With the highly warranted concern for status quo technologies that contribute greatly to ghg and global warming, we are at a time when all promising technologies, especially those with successful track records elsewhere on the planet, should be welcome for demonstration deployment and incentives as long as they meet or exceed emission standards already in place. Otherwise, the status quo remains.
Here are the opening paragraphs of an article Dr. Martin published through MSW Management magazine in its October 2008 issue about this disconnect and the need for a more inclusive technological policy toward permitting and incentives.
California's Renewable Energy Disconnect
by Dr. Kay Martin
Governor Arnold Schwarzenegger, in announcing his executive order to expand biofuels production, stated:
“Turning waste products into energy is good for the state’s economy, local job creation, and our environment. By implementing biomass programs in California, we will help fight critical waste-disposal and environmental problems, including the risk of wildfires, air pollution from open field burning, and greenhouse gas emissions from landfills.”
California’s single largest source of biomass is found in the MSW stream. According to a recent state-sponsored biomass-resource assessment, 38 million tons of MSW biomass are generated each year, or 1 dry ton per person. Annually, about 6-8 million tons of these organic materials are utilized to produce compost and mulch, and an additional 1.5 million tons are used to produce power by traditional biomass burn facilities. The remainder, about 70%–75% of the more than 40 million tons disposed annually, represents a tremendous untapped resource for in-state biopower and biofuel production.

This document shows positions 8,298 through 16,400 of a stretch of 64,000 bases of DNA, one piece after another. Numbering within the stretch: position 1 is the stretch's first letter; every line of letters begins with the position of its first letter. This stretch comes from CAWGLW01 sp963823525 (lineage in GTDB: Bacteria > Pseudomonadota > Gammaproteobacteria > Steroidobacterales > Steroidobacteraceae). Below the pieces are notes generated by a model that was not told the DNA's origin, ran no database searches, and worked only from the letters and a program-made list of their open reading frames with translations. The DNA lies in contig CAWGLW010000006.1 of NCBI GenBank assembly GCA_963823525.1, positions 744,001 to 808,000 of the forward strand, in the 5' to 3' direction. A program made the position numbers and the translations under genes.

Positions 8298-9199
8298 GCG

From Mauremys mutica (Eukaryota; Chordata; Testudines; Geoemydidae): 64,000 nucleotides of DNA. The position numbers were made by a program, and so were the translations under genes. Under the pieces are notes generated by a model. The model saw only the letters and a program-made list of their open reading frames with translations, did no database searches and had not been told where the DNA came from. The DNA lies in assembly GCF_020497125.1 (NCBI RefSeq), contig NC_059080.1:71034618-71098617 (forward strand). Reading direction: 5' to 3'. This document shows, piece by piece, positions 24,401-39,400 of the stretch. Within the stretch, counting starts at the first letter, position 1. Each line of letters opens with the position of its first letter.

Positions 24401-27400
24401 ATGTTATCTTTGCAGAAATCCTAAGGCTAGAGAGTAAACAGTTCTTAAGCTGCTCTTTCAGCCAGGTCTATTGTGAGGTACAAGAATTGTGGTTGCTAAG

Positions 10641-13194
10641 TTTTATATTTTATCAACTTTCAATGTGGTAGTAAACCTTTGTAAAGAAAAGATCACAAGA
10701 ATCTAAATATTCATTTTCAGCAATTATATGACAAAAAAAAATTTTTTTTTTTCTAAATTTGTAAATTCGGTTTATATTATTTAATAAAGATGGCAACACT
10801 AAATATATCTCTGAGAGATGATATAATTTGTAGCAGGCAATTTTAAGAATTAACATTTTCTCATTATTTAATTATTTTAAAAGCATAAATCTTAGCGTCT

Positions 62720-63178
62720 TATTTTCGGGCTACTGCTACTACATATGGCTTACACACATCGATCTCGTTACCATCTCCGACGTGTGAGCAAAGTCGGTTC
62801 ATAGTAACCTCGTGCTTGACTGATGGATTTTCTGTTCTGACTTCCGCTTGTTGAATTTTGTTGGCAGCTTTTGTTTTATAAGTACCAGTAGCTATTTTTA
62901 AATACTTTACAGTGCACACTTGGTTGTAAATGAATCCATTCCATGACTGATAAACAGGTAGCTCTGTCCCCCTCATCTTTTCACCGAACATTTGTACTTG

Technologies that can safely and efficiently produce alternative energy from biomass-waste feedstocks are now commercially available. Given the state’s vanguard energy initiatives, the runaway cost of petroleum, increased global-warming concerns, and a willing set of new industry partners, one would expect to find a wealth of state incentives for biorefinery development. Unfortunately, this is not the case. Current laws and regulations are, in fact, skewed to prevent this.
The root problem is a chronic disconnect between California’s energy and waste-management policies. New state bioenergy initiatives call for the creation of a favorable legal, regulatory, and economic environment to stimulate industry investments in technologies that utilize biomass for green power and green fuel production. Waste-management policy, in contrast, is mired in a decades-old hierarchical framework that artificially limits bioindustry access to these same resources. It does so by favoring certain landfill-diversion technologies and products over others through the maintenance of statutory barriers and the granting or withholding of incentives.
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technorati BIOwaste, bioenergy, biofuels, waste, landfill, legislation, California